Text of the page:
Book Image

Microsoft Power BI Quick Start Guide - Second Edition

By : Devin Knight, Mitchell Pearson, Bradley Schacht, Erin Ostrowsky
Book Image

Microsoft Power BI Quick Start Guide - Second Edition

By: Devin Knight, Mitchell Pearson, Bradley Schacht, Erin Ostrowsky

Overview of this book

This revised edition has been fully updated to reflect the latest enhancements to Power BI. It includes a new chapter dedicated to dataflow, and covers all the essential concepts such as installation, designing effective data models, as well as building basic dashboards and visualizations to help you and your organization make better business decisions. You’ll learn how to obtain data from a variety of sources and clean it using Power BI Query Editor. You’ll then find out how you can design your data model to navigate and explore relationships within it and build DAX formulas to make your data easier to work with. Visualizing your data is a key element in this book, and you’ll get to grips rapidly with data visualization styles and enhanced digital storytelling techniques. In addition, you will acquire the skills to build your own dataflows, understand the Common Data Model, and automate data flow refreshes to eradicate data cleansing inefficiency. This guide will help you understand how to administer your organization's Power BI environment so that deployment can be made seamless, data refreshes can run properly, and security can be fully implemented. By the end of this Power BI book, you’ll have a better understanding of how to get the most out of Power BI to perform effective business intelligence.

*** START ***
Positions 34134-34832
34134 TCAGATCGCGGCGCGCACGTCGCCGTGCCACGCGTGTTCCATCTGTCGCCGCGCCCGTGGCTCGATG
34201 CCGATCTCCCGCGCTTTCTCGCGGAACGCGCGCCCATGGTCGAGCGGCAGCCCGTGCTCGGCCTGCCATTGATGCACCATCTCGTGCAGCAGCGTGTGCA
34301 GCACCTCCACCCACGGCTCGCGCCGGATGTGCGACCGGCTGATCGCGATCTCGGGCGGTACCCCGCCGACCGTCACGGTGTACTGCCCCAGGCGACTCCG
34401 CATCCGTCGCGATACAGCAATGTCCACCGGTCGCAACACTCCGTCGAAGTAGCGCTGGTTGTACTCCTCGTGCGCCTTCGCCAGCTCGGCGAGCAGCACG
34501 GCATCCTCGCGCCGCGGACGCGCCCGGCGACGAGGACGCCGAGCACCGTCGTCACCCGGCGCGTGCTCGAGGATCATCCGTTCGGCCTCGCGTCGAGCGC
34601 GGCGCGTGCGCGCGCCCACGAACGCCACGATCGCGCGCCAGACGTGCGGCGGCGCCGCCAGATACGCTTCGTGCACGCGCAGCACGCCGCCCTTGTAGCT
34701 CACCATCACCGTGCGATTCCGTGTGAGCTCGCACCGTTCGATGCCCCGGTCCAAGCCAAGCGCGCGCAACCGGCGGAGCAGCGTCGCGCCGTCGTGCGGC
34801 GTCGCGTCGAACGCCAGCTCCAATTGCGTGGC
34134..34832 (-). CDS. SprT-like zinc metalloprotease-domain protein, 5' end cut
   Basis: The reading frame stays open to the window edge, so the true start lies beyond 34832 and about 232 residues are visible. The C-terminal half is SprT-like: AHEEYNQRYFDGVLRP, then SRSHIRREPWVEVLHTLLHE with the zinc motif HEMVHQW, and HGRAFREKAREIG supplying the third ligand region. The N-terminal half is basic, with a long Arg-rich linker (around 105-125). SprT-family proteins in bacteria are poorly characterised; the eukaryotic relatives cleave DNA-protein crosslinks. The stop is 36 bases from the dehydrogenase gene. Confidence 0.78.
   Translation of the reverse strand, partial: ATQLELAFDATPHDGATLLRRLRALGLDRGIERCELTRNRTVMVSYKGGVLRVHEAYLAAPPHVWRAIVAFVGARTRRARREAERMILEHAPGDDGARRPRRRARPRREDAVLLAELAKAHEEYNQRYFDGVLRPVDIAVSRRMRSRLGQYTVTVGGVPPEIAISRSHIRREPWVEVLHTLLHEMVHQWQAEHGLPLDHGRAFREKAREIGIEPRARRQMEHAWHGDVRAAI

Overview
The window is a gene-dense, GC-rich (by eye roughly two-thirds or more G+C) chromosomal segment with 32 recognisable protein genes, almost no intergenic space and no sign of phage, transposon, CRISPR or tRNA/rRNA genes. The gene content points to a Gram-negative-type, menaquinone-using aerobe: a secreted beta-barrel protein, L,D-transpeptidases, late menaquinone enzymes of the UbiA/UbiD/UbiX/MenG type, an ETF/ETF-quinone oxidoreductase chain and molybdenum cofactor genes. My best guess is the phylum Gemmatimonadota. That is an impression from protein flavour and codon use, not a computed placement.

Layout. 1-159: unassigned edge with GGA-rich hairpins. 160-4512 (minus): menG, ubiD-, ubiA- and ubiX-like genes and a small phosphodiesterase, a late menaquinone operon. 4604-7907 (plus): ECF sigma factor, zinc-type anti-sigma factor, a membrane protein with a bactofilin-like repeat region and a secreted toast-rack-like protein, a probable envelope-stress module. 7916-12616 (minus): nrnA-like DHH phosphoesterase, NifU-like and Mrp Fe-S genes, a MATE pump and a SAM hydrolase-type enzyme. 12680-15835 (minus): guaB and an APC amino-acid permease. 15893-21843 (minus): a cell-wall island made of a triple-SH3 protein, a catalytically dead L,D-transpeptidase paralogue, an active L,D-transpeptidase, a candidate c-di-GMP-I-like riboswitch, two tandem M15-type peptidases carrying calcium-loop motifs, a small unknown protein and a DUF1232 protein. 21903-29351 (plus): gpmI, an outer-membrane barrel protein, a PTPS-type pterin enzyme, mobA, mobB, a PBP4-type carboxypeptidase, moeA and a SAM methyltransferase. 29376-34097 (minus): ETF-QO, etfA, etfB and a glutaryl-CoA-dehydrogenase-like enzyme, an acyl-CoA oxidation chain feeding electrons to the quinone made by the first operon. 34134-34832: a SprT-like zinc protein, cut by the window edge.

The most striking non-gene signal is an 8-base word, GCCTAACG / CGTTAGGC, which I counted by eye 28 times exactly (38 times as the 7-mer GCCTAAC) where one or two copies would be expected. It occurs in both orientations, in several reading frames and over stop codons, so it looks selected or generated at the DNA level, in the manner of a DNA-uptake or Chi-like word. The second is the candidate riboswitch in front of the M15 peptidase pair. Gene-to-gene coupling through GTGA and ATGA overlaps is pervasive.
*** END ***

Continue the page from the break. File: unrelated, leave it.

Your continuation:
Table of Contents (12 chapters)
10
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11
Index

Configuring drill through

In Chapter 5, Visualizing Data, you saw the power of filtering to allow a single visual to provide many different views of the data. For instance, a Bar chart showing all sales could also show sales by year if cross-filtered by a date Slicer. You also saw how the filter pane could be applied to visuals on a single page or across the entire report. Up to this point, those were the only two options available. The Drill through feature allows users to navigate from one report visual to another report page while maintaining the filter context of the visual. A common example of the use of Drill through is going from a summary to a detail page. A summary page may contain several visualizations for sales data all aggregated at the country level. One of those could be a Pie chart showing total sales broken down by country. While this can be useful, many users will want access to more detailed information, such as all the sales that happened in a particular country...